New acquisition: ThinkPad X220

Recently I was looking for a laptop: the previous one I had (an Asus EeePC 900) was almost dead (the fan broke, and the idea of dismantling everything to get to it wasn’t appealing).

When looking around, I had the following requirements:

  • It needed to run on Linux well. No exceptions.
  • Portable:  at home and at my workplace I have rather powerful machines, so a desktop replacement was not needed.
  • A decent amount of performance, so that when I was on the road, I could do some development

  • 64 bit processor: mainly a pet peeve, so I could run openSUSE Factory and the latest KDE master

  • VGA output port:  as part of my teaching duties I need to connect to VGA projectors in the university classrooms.
  • Resonably long battery life.

I had been looking since last year, and to be honest, I was initially interested in the so-called Ultrabooks, but the price (€1000 upwards) and some limitations (non-replaceable battery, WTF?) made me reconsider.

In August 2013 I had the pleasure of trying out a ThinkPad X220. Light, portable, decently powered and with an excellent keyboard. The problem is that, aside being out of production, it had a cost of € 1500 or more. It was then it I recalled that the market for used / refurbished ThinkPads is going strong..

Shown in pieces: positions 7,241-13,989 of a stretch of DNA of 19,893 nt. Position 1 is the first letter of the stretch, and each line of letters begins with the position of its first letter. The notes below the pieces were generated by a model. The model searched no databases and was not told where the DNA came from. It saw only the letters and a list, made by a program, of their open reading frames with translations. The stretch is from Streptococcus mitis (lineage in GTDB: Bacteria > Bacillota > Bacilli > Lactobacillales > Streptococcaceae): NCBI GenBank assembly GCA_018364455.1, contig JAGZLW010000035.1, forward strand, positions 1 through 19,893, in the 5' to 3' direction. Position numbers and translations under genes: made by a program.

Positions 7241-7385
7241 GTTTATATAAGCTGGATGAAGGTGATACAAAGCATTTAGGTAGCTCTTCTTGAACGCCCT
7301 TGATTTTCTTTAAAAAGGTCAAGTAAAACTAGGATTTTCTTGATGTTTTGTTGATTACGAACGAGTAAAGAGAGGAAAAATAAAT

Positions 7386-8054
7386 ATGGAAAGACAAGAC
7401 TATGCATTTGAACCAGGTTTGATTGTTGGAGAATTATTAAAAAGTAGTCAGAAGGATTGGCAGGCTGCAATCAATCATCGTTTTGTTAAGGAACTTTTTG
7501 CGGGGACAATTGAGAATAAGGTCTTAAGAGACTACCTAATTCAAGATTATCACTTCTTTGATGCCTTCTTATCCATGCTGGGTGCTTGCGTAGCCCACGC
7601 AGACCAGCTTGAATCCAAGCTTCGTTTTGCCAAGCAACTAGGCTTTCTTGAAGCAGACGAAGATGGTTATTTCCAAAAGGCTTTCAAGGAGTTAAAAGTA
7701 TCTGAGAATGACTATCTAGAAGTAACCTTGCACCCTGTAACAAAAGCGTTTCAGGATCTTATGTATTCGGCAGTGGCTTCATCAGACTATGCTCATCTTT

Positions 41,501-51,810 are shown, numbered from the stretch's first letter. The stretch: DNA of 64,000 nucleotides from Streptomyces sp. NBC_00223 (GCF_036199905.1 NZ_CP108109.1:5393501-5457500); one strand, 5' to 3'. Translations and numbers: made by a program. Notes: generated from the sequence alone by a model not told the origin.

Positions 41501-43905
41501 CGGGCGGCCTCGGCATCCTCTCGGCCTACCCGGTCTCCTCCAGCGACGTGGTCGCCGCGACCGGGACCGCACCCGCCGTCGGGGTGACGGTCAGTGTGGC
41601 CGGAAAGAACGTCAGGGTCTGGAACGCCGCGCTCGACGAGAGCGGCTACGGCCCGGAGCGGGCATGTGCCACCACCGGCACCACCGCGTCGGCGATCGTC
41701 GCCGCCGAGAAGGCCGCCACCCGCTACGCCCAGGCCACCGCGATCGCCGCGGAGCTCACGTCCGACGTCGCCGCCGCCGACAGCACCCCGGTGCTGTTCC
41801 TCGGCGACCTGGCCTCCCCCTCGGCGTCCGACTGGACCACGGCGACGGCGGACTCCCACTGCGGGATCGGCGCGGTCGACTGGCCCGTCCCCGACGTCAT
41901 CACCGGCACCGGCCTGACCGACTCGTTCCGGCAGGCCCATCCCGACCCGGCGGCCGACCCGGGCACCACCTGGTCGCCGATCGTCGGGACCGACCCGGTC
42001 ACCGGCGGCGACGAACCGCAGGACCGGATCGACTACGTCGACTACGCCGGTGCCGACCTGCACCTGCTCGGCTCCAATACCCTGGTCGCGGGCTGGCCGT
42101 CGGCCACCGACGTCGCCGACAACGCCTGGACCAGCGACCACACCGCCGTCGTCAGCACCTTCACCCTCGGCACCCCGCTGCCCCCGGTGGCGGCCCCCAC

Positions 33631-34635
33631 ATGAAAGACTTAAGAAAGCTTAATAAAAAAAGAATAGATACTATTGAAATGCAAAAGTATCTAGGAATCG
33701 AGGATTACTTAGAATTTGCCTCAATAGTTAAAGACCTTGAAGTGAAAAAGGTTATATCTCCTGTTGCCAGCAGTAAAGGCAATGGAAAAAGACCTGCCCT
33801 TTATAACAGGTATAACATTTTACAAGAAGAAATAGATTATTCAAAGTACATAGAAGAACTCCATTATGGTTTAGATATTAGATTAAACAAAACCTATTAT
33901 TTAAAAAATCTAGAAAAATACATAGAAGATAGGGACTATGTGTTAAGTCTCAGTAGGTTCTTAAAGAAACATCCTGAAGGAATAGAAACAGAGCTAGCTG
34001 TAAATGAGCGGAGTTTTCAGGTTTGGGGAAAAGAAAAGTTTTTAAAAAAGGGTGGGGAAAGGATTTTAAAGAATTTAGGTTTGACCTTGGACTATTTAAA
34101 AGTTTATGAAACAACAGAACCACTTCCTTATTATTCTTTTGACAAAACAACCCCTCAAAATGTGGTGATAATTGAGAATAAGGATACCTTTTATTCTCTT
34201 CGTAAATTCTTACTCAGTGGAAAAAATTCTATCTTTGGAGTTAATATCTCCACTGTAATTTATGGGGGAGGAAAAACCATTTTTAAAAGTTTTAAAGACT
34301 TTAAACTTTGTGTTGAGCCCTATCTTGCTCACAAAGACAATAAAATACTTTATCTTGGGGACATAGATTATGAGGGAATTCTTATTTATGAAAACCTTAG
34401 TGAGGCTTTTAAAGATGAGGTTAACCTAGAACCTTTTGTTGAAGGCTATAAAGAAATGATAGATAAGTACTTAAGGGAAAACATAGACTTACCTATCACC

Fast forward to two weeks ago, and I found an offer on eBay that hit the right price: it wasn’t the lowest, but it was in the EU, and even if US based sellers had lower prices I had no intention of selling my organs to pay import duties.

Everything went out smoothly and I got the unit in about 5 days.

To be fair, the condition I got it was quite nice, with only very minor scratches around (after all, it was used). The specs:

  • i5 2540M processor (SandyBridge)
  • 4G RAM
  • 320G disk
  • Intel HD3000 graphics

As you can see, this model lacks some of the fancier extras, such as the fingerprint reader. It also misses Bluetooth, but my plan is to buy a daughterboard online and install it myself.

As soon as I got it, I wiped the Win7 install (no need for it there) and proceeded with the openSUSE install. I went straight for Factory, adding KDE:Unstable:SC and KDE:Unstable:Extra for the latest and greatest software from KDE. Everything was rather painless.

After install, I spend the following day tweaking the setup to obtain the best power saving: I installed DKMS, followed by acpi-call and tpacpi-bat to regulate battery thresholds.

More fiddling with DKMS was needed to get tp_smapi and a patched hdaps module to install, so that the kernel could see the laptop’s accelerometers to activate the HD shock protection in case (enabled through the hdapsd daemon). Lastly, tlp was installed and configured to provide additional power saving options.

On the KDE side, I configured Plasma with two activities, one for leisure and personal development, and the other for work-work activity.

The net result? I’m very satisfied with it. Light, portable, durable and with pretty good battery life (I went past 4h and it had still 10-14% in). This will certainly won’t make me miss my 900, which was my travel companion for years.

Dialogue & Discussion